During this meeting in particular, Osip proves himself to be a very different kind of Bolshevik from the Bishop. For while the Bishop dislikes the Count for his perceived arrogance, Osip and the Count are able to become friends, and the Count can have a decent political discussion with Osip despite their differing views.
Osip argues that heritage must be swept aside in order to allow the people to progress. He says that in 1916, Russia was the most illiterate nation in Europe and most of its population lived in modified serfdom. For the majority, society had not progressed for five hundred years. Osip asks if the reverence for the statues and cathedrals and ancient traditions was in fact the thing holding the society back.
In this moment, Osip makes the most positive case for Communism, refuting points that the Count, Mishka, and even the narrator have made, demonstrating how even though there is still hardship in Russia, the majority of people are much better off than they were under the aristocracy.
The Count wonders at what cost progress must come. Osip states that it comes at the greatest cost, pointing to America and its history of slavery, even though it had been a progressive nation. But Osip argues that Russia and America will lead the rest of the century because they are the only two countries that have learned to brush the past aside.
This argument about America and its history of slavery is misguided, and does display some of the issues in Bolshevik thinking. The narrator has pointed out elsewhere that progress should not have to come at this kind of cost (for example, when agricultural “progress” caused the death of millions of peasants).
When the Count and Osip say goodnight, the Count returns to the Shalyapin, where the American general’s aide-de-camp, Richard, is telling the tale of the goose incident to a raucous group of journalists. When he concludes the story, he suggests that the group head over to the National for some music. The group stumbles into the street, leaving the bar relatively quiet.
Although the geese were a fun prank, they also become one of the small details that leads to an important friendship the Count is about to gain, as Richard will become instrumental in helping Sofia and the Count escape from the Metropol.
The Count gets a drink, but to his surprise, also sees Richard at the bar. When the Count asks why he didn’t join the group, Richard says that he likes being left behind. Richard introduces himself, telling the Count how much he loves Russia. Richard sobers up a bit and notes that it seems like there is something on the Count’s mind. He tells the Count that bars are often good places to unburden oneself to a stranger. He asks if it is women, money, or writer’s block that is troubling him.
Even though the two have only interacted very briefly, the Count quickly opens up to Richard. They have come from very different backgrounds, but the Count immediately appreciates Richard’s positive outlook and wise counsel, and the two become good friends for years to come.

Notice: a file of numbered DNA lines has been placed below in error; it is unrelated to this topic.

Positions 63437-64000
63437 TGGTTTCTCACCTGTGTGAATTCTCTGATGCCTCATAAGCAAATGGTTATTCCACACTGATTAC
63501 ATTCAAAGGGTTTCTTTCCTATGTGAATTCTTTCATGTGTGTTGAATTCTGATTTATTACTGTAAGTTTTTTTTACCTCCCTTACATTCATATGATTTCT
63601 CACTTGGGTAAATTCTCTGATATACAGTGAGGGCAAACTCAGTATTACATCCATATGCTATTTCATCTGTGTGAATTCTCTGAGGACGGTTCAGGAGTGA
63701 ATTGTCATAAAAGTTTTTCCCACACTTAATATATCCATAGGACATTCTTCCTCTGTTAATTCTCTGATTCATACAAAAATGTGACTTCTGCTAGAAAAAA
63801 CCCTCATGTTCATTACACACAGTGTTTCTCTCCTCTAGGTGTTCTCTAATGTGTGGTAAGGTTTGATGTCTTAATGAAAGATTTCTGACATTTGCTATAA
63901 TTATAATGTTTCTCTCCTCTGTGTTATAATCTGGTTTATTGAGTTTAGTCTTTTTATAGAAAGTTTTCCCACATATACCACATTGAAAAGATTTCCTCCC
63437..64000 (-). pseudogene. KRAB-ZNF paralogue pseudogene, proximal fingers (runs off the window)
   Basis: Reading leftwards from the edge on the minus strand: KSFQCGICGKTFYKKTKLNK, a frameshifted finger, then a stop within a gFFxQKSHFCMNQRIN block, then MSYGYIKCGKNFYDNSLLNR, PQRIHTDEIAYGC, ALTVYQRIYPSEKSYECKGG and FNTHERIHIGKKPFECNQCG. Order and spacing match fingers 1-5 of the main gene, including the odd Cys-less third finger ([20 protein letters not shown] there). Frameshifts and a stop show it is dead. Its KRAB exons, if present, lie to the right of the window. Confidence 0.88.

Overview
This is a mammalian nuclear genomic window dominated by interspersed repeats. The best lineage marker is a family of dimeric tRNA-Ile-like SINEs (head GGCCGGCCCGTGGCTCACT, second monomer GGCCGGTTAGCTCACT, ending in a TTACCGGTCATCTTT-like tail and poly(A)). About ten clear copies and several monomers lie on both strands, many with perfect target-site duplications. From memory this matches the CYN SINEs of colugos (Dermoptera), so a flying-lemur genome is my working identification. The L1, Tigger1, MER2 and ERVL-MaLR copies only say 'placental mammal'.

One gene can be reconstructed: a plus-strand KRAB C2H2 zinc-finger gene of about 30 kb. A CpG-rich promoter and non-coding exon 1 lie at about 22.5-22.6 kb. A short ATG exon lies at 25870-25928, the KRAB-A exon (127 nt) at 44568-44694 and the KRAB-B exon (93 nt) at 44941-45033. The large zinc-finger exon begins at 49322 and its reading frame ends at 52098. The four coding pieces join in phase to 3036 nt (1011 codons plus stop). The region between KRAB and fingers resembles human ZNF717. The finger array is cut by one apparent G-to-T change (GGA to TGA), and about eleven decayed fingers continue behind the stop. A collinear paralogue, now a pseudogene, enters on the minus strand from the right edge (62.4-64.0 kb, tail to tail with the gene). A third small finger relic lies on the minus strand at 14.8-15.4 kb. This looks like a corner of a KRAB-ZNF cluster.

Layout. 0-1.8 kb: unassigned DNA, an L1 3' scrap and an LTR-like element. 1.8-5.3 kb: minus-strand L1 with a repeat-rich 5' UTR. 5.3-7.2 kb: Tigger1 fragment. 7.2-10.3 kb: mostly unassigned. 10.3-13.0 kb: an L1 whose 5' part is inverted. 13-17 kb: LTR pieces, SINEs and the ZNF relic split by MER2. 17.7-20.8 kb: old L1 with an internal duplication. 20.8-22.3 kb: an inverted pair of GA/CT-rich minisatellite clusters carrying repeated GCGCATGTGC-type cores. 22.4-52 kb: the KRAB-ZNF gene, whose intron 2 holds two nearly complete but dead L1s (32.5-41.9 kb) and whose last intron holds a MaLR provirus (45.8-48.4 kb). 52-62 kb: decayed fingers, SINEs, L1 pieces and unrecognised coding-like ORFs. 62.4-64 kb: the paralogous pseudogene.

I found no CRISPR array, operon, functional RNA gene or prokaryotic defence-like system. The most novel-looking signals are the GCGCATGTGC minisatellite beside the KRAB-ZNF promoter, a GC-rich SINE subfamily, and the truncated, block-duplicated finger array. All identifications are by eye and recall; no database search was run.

The Count explains Mishka’s lament of Russia’s disappearing history, and Osip’s argument that brushing the past aside is necessary for progress. Richard argues that both Mishka and Osip are very smart, but that they both are missing part of the picture. He states that humans can’t control or know what parts of history and culture become immortal.
Richard’s argument boils down to the idea that progress is inevitable, and because the legacy of a given time period is unknowable, one can only try to adapt to the changes that are occurring in society at the present time—which the Count and other characters have tried to do.
The Count leaves the bar after two more drinks with Richard and sees Sofia reading in the lobby. He walks through calmly, but sprints up the stairs as soon as he is out of sight in order to catch her in her game. When he gets upstairs, he has beaten her to the room. He sits at his desk and waits for her, reading Montaigne.
The Count, showing his own adventurous streak, tries to beat his daughter at her own game, much as he tried to outsmart her with the thimble game when she first arrived. Her presence again gives him an energy and a vitality that he lacked prior to her arrival.
After five minutes, the Count concedes that she may not have been trying to play. At that moment, however, the door swings open, and one of the chambermaids tells the Count that Sofia has fallen in the service staircase. He bolts down two flights of stairs and sees Sofia splayed unconscious on the steps with blood on her face.
When Sofia slips and falls on the service staircase, the Count experiences an emotion that he has not yet experienced before. This crisis is a test of parenthood that shows how much he cares about Sofia, and what he will do to make sure that she will be okay.
The Count carries Sofia down the steps and runs through the lobby and out the front door for the first time in over twenty years. He calls a taxi and tells the driver to go to St. Anselm’s. But when he arrives, he realizes that what had once been one of the finest hospitals in the city thirty years ago has now become a shabby clinic. Still, he takes her to the desk and is told to go to Surgery Four.